I nodded and smiled. “Maybe I can go out in the parking lot after the service and zoom around out there.”

“Sounds like fun,” Whitney said. She winked at me. “I’ll see you later. ‘Bye, Alan.”

After Whitney was gone, I turned to look at Alan, who was gawking at me. “You like her!” he said accusingly.

“No,” I said.

“You do!”

“I don’t.”

“Whatever. You definitely do.”

I shrugged. “So what? I mean, it’s pointless, right?”

“Why do you say that?” Alan said. “She might go for you.”

I looked down at my wheelchair. “Uh huh. Sure.” “Don’t put yourself down.”

I sighed. “Alan, do you seriously think either of us are ever going to have girlfriends someday?”

“Yes,” Alan said without hesitation.

“Then you’re a fucking idiot.”

“You better not let your dad hear you talking that way.”

“Fuck you.”

Alan laughed. “Come on, Ryan. You really think we’re both undateable?”

Yeah, I did. I was noticing more and more the way other people looked at me, and it was pretty much like I was a different species. I mean, no girl was going to want to date her dog. Well, some might, I guess. But the point was, I don’t think women were seeing me as a man anymore. Honestly, I didn’t even see myself that way anymore sometimes.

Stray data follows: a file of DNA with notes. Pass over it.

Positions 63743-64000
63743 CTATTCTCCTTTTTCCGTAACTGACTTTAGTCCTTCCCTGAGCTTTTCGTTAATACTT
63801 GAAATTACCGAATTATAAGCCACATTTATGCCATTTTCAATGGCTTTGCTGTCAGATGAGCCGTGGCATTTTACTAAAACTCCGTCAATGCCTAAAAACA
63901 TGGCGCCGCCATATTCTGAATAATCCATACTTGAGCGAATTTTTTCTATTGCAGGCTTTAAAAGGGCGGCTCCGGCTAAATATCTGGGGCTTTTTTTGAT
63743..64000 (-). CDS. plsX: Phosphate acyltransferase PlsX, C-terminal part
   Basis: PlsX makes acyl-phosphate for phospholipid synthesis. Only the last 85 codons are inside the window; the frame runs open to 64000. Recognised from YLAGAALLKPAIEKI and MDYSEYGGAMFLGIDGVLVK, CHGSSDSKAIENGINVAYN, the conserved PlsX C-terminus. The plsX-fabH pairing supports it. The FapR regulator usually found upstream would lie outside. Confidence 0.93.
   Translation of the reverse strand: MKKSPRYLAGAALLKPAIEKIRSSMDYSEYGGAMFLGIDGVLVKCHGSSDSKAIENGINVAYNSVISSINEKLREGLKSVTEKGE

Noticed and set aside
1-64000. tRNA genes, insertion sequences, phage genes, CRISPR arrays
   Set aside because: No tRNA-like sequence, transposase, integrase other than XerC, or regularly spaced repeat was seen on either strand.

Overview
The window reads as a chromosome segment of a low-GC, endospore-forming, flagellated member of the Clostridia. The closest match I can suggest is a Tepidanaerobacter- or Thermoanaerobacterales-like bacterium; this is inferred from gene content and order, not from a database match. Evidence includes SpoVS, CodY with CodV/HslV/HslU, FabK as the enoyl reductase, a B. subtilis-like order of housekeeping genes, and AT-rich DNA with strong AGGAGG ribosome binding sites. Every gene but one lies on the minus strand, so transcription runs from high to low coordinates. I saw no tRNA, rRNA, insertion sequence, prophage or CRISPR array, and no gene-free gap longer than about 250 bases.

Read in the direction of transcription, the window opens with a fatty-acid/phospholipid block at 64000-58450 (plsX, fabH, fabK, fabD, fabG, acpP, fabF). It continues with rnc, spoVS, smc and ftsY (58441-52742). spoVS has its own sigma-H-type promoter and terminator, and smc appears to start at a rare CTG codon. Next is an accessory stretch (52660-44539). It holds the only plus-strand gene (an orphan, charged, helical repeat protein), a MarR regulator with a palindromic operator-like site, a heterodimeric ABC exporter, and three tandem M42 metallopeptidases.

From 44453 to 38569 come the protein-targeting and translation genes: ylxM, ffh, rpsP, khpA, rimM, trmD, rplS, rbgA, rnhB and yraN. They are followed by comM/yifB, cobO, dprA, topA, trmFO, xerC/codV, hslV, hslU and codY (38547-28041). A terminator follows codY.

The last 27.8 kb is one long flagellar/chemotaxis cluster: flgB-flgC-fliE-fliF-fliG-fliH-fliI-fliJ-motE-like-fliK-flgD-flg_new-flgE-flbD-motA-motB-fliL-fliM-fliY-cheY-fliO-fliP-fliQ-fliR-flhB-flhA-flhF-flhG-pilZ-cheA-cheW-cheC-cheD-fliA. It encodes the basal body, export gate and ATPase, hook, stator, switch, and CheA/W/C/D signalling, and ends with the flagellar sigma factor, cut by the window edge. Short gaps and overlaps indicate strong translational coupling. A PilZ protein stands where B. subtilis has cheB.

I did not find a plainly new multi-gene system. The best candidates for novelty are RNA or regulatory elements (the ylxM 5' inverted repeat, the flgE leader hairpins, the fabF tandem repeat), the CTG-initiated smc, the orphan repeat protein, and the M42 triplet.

And even if I got a girlfriend, what the hell would I do with her? Would I bring my fucking mother along on a date or would I have to ask for help with feeding during a first date? And what if we somehow inexplicably got to the point where we could have sex? The whole thing would have to be overseen by my parents, which is mostly too embarrassing for words. Not that I could even have sex, based on the cumulative five minutes of erection I’d had since my accident. My dick got slightly hard when it was getting cleaned, but that was about it.

Anyway, the truth was, I did sort of like Whitney. I wasn’t head over heels, but I was digging her a lot. But while Whitney wasn’t a babe by any stretch of the imagination, I still recognized that she was out of my league.

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My grandparents joined us for dinner that night. They had been over a lot lately, since I’d been home. My grandmother especially had been helping out a lot. My grandmother was in her early seventies and in fairly good shape, so she’d been coming over a lot to sort of relieve my mother’s burden (me).

I could tell Mom really appreciated it when Grandma set the table and helped me with my splints and cutting up my food. Sean sometimes did those things when he was around, but he’d been spending more and more time with his girlfriend, lucky fucker. Dad was always really tired when he got home from work, so if Sean wasn’t around, Mom usually did everything.

“You’ve gotten so much better at feeding yourself, Ryan,” Grandma commented.

I had, but it wasn’t like I swelled up at the compliment. Everyone else at the table was able to feed themselves without any problem.

My grandfather had pretty bad knee arthritis so lately he’d been thinking about getting a cane. I really hated it when they discussed this in front of me, but it seemed to come up every time we had dinner.

“The doctor said you’ll have a lot less pain if you get a cane,” Grandma said.

“I don’t want to be hobbling around with a cane like a cripple,” Grandpa said. He looked at me. “No offense.”